Melia Wong

Why CMC: “I really wanted to become a lawyer, and I dreamed of eventually applying to law school. CMC had a lot of strong opportunities for me to pursue that path in the government major. Since I’ve been here, one of my favorite classes has been with Professor Pitney. His government course helped me meet a lot of like-minded peers who really enjoyed learning about politics. It was great to find that community right away, which eventually led me to the Rose Institute.”

Richard “Skip” Wiltshire-Gordon

Upstairs at the Marian Miner Cook Athenaeum, in a converted office with black soundproofing material cascading down the walls and a hunk of electronics on a table, Nandeeni Patel ’21 and Zach Wong ’19, quickly review their notes. All set.

Today’s guest, Benn Steil, senior fellow and director of international economics at the Council of Foreign Relations, arrives. It’s 4:28 p.m. The trio exchanges handshakes and hellos before they settle at the round table and adjust their mics. How’s the sound? Good.

And they’re live.

Betzayra Perez

Senior year is moving fast. Soon-to-be graduates reflect on their biggest takeaways from life at CMC – and for a future beyond Claremont.

Textbook illustration

Like many students, Biniyam Asnake ’20 was astounded by the high cost of textbooks, which can sometimes top $200 a piece. Trying to buy used books from other students through online marketplaces, he found, wasn’t much help. “You could spend an hour looking for a book and you may never find it,” he said.

Why, he wondered, couldn’t there be a search tool as easy to use as Google? The Computer Science major from Los Angeles decided last year to create one.

Chloe Amarilla at the U.S. Capitol

Andrew Choi ’21 is a biochemistry/economics double major who’s also into applied mathematics. He spent the summer in a Cedars-Sinai research lab testing a little-known gene while trying out one of many career paths he is considering.

After her second year at CMC, Vicky Flores Najas ’20 knew she was drawn to the world of finance. Back-to-back internships at AXA Investment Managers and Bain & Co. helped her delve into different specialties to find the best fit.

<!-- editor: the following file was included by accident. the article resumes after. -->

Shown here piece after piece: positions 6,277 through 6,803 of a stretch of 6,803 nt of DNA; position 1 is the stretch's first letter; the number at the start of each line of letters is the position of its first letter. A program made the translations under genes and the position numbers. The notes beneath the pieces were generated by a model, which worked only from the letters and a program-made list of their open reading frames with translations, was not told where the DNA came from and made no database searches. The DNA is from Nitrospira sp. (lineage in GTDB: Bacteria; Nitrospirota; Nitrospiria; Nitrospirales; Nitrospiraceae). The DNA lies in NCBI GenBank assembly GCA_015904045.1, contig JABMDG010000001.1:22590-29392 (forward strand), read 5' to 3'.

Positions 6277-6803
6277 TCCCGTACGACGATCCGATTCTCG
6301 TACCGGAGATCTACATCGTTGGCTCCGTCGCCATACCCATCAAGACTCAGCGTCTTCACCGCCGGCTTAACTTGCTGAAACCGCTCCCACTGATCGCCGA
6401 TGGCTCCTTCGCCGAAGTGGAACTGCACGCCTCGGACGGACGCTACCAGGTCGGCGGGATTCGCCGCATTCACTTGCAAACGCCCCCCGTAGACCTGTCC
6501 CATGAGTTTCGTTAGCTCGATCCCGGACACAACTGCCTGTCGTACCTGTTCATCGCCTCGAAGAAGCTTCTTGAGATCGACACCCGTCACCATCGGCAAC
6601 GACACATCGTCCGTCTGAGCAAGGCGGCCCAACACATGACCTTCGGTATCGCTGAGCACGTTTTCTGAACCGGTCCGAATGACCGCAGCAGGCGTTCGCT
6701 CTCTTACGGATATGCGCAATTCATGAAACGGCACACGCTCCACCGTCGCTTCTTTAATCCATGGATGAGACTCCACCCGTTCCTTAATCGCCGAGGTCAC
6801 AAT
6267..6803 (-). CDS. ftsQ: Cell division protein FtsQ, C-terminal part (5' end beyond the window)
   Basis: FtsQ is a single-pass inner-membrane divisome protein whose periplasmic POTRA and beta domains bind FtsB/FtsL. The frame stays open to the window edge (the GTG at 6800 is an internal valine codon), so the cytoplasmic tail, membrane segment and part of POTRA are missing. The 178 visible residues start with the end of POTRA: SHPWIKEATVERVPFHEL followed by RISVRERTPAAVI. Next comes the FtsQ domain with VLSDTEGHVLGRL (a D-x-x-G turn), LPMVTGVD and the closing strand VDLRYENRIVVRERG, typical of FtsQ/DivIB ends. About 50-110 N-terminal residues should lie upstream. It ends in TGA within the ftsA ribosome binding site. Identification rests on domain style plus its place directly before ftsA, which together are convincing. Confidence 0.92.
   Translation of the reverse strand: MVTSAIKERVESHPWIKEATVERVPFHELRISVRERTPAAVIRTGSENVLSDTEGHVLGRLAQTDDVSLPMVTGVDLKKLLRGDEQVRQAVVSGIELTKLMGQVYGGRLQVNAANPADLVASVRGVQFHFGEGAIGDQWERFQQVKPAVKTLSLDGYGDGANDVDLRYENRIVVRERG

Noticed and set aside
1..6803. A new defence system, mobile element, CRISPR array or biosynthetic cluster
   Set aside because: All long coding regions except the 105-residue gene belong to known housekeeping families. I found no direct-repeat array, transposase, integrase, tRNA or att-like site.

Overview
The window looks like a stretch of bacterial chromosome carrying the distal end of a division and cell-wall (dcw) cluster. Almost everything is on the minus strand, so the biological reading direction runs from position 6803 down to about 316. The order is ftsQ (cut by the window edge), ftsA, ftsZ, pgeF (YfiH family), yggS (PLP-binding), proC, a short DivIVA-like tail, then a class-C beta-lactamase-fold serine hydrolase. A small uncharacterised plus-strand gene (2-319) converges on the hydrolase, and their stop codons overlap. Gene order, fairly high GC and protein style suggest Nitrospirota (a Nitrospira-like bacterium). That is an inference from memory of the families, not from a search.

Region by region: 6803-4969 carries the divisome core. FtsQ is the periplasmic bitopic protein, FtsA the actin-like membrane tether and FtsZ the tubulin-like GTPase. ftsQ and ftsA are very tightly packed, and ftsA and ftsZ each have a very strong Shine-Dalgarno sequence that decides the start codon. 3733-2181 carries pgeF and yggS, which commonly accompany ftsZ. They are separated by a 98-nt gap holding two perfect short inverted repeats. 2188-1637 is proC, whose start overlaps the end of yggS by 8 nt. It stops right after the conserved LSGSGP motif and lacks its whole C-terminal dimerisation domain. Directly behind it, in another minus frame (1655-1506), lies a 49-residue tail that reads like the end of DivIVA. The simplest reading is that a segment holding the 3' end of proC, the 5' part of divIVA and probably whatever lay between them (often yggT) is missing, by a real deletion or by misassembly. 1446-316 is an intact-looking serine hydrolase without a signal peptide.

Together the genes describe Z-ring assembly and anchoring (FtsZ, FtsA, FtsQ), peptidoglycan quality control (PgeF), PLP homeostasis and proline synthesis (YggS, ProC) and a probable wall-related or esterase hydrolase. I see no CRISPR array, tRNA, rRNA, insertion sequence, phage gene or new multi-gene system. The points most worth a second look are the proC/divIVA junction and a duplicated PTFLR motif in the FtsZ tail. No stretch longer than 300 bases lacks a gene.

Mo Batal

Some of Mohamad Batal’s favorite memories at CMC involve Beckett Hall patio barbecues, watching Champions League matches on the Appleby balcony, and spending “deliriously late nights” in the Salvatori Center. But he gets the biggest jolt of CMC excitement while thinking about his senior thesis, the basis of which earned him a first-place award for Best Presentation at the inaugural Undergraduate Scholars Conference in Israel Studies at UCLA earlier this summer.

Emily Bassett's hammer throw

The final day of the 2017-18 athletic year came to a dramatic close on Saturday for Claremont-Mudd-Scripps. Three Athenas won individual national championships in track & field, and the team placed fourth at the NCAA Division III Championships for the highest finish in program history.

Social Cipher whiteboard illustration

Creating engaging and accessible therapy for children on the autism spectrum is a vexing challenge, but five CMC seniors have used their education to craft an innovative new approach: a video game.

Their game, called Social Cipher, virtually recreates social situations so that gamers can better understand emotional reactions and build empathy. Social Cipher recently placed eighth in the National Geographic Chasing Genius: Unlimited Innovation challenge, which had more than 1,000 entrants.

The After School Specials performing

The Claremont Colleges’ After School Specials! have qualified to compete at the 2018 International Championship of Collegiate A Cappella (ICCA) Finals.

Nine colleges, including Berklee College of Music, King’s College, London, the University of Chicago, Temple University, and reigning champions USC will vie for the title at the Beacon Theatre in New York City on April 21.

The After School Specials! had advanced to the semifinals in 2014 and 2016.

Shawn McFall

“A nuclear reactor is like a knife — it is a necessary utensil for cutting bread, but it can also be used to cut a throat.”

Shawn “Mickey” McFall ’18 invokes those chilling words, written by an exiled Iraqi nuclear scientist, in his own research paper on the potential threat of nuclear proliferation in the Middle East.